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extensibility of status codes (was: 301/302)

From: Klaus Weide <kweide@tezcat.com>
Date: Fri, 5 Sep 1997 15:45:12 -0500 (CDT)
To: John Franks <john@math.nwu.edu>
Cc: http-wg%cuckoo.hpl.hp.com@hplb.hpl.hp.com
Message-Id: <Pine.SUN.3.95.970905151330.1298L-100000@xochi.tezcat.com>
On Fri, 5 Sep 1997, John Franks wrote:

> On Fri, 5 Sep 1997, Ben Laurie wrote:
> 
> > Practical experience has shown us (the Apache Group) that it is not
> > possible to deploy a fully compliant HTTP/1.1 server without making
> > allowance for broken browsers.
> > 
> 
> Yes, but this is not an issue of broken browsers.  It is a question of
> *all* correctly implemented browsers, and which versions of them
> support which version(s) of HTTP.

But extensibility of status codes is supposedly built into the protocol.
RFC 1945 6.1.1 (and very similar in 2068):

   HTTP status codes are extensible, but the above codes are the only
   ones generally recognized in current practice. HTTP applications are
   not required to understand the meaning of all registered status
   codes, though such understanding is obviously desirable. However,
   applications must understand the class of any status code, as
   indicated by the first digit, and treat any unrecognized response as
   being equivalent to the x00 status code of that class, with the
   exception that an unrecognized response must not be cached.

So a HTTP/1.0 client which doesn't know about 303 should treat it like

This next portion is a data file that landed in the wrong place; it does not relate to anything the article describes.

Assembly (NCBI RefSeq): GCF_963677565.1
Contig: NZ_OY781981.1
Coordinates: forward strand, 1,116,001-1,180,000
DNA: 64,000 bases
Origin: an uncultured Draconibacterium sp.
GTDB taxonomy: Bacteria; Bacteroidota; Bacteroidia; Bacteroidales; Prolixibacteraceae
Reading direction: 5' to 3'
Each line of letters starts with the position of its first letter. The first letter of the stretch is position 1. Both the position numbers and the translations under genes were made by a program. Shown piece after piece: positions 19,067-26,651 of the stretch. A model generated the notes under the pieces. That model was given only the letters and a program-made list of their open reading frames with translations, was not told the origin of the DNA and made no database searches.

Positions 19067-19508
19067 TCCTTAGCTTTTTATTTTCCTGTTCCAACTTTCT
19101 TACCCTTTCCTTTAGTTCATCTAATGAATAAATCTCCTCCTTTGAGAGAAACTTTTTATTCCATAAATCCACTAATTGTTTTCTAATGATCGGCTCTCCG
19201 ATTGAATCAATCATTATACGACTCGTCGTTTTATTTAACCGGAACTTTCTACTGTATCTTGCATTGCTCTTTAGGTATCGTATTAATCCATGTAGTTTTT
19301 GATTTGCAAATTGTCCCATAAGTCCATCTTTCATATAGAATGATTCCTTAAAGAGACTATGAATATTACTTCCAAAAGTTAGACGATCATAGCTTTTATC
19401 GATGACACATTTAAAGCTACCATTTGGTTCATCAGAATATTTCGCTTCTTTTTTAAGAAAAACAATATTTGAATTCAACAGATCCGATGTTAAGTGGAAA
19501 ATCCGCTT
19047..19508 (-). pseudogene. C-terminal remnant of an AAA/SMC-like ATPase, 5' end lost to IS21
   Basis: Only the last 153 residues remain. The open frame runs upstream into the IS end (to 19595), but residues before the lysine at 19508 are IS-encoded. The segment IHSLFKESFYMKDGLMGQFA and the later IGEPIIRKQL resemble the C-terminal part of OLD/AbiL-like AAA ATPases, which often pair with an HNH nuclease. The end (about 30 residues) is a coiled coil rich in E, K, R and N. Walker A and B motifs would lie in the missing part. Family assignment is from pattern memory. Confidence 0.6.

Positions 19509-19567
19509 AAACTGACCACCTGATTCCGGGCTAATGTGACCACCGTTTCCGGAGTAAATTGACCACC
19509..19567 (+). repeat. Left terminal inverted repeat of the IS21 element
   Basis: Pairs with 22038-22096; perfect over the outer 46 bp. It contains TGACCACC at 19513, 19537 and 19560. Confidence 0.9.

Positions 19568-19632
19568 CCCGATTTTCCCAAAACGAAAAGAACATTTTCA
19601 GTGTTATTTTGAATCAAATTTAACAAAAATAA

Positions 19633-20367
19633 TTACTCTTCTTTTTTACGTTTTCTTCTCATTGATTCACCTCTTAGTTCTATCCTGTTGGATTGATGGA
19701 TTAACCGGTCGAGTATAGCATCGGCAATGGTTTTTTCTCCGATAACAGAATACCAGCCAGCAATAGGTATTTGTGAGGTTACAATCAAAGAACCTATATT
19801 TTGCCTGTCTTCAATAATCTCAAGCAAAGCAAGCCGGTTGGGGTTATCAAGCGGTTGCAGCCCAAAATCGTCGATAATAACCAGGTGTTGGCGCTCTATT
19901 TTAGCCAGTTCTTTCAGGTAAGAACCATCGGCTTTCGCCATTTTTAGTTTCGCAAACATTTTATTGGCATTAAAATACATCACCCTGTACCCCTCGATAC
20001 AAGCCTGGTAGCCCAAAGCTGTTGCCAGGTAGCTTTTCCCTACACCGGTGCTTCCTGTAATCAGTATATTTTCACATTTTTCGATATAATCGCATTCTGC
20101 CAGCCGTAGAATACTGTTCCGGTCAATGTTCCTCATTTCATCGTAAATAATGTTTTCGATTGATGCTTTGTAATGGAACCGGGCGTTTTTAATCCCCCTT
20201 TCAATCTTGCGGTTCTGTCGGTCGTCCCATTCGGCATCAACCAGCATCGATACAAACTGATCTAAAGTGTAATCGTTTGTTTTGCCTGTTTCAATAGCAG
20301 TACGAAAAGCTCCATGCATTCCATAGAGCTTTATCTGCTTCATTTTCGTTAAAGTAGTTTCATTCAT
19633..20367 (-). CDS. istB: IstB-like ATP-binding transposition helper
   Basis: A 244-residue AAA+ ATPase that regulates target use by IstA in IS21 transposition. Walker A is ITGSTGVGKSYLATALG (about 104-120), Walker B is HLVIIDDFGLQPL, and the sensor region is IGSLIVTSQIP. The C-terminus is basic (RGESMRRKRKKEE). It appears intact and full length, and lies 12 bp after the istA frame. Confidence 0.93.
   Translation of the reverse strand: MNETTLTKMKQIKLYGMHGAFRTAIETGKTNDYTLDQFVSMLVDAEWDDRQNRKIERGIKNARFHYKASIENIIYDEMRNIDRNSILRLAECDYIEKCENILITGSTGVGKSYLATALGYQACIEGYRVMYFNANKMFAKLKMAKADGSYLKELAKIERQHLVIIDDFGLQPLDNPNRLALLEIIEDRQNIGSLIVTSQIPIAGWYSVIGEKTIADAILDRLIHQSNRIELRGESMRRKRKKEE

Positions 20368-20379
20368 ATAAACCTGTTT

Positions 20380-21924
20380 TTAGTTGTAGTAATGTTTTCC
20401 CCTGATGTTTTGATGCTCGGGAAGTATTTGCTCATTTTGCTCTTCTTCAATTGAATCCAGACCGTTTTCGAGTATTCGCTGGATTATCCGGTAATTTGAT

300, which in turn (RFC 1945) "should include an entity containing a
list of resource characteristics and locations from which the user or
user agent can choose the one most appropriate."  302 responses
normally have a brief HTML text with a link to follow the direction
manually, that wouldn't be different for 303.  I don't know how many
HTTP/1.0 user agents actually do display the contents of a 303
response, but if they don't it is arguably a case of a "broken
browser".

> I have the greatest respect for the Apache project.  What you have
> achieved is truly remarkable and I am a big fan.  But if your 1.1
> servers use 303 and 307 then as soon as 1.1 proxies appear there will
> be a lot of broken transactions.  I see no way around this except
> never to use 303/307 and revert to 302.  Perhaps I am wrong.  I hope
> so.

With non-broken pre-HTTP/1.1 browsers, the transactions wouldn't be
broken but probably less automatic.  Just one more keypress or click
required, so less convenient.
[Also a place provided to insert "Get a HTTP/1.1 browser now!"...]

Also if deployment of HTTP/1.1 user agents proceeds a lot more quickly
than deployment of HTTP/1.1 proxies, OR if by the time HTTP/1.1 proxies
are used HTTP/1.1 browsers have been upgraded to understand 303, this
will effect few(er) users.


   Klaus
Received on Friday, 5 September 1997 13:51:04 EDT

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